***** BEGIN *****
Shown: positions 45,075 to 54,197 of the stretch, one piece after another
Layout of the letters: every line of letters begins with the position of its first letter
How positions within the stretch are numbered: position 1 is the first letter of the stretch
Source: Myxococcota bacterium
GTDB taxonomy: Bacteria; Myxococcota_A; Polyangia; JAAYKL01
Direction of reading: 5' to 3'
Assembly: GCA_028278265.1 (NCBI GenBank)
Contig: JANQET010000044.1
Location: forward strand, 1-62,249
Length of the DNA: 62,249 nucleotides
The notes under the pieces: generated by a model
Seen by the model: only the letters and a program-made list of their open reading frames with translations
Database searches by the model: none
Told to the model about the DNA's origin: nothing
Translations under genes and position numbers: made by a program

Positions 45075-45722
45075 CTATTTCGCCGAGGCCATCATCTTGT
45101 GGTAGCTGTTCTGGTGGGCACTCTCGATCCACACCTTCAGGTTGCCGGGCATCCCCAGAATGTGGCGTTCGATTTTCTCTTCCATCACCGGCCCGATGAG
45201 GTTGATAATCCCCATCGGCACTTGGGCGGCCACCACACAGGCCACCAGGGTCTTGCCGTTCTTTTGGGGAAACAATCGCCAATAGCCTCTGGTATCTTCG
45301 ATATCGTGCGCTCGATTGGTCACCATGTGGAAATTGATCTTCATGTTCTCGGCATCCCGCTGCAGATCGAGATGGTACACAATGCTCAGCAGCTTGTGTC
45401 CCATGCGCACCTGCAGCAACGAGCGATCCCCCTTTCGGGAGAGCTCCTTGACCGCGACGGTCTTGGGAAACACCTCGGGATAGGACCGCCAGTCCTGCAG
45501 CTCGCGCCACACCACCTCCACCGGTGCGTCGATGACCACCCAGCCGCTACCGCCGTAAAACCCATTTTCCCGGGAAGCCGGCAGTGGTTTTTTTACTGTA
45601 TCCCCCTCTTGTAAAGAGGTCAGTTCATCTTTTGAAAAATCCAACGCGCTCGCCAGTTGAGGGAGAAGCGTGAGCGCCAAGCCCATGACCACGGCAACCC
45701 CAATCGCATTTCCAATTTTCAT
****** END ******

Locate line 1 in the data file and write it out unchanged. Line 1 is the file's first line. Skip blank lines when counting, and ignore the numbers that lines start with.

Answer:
Shown: positions 45,075 to 54,197 of the stretch, one piece after another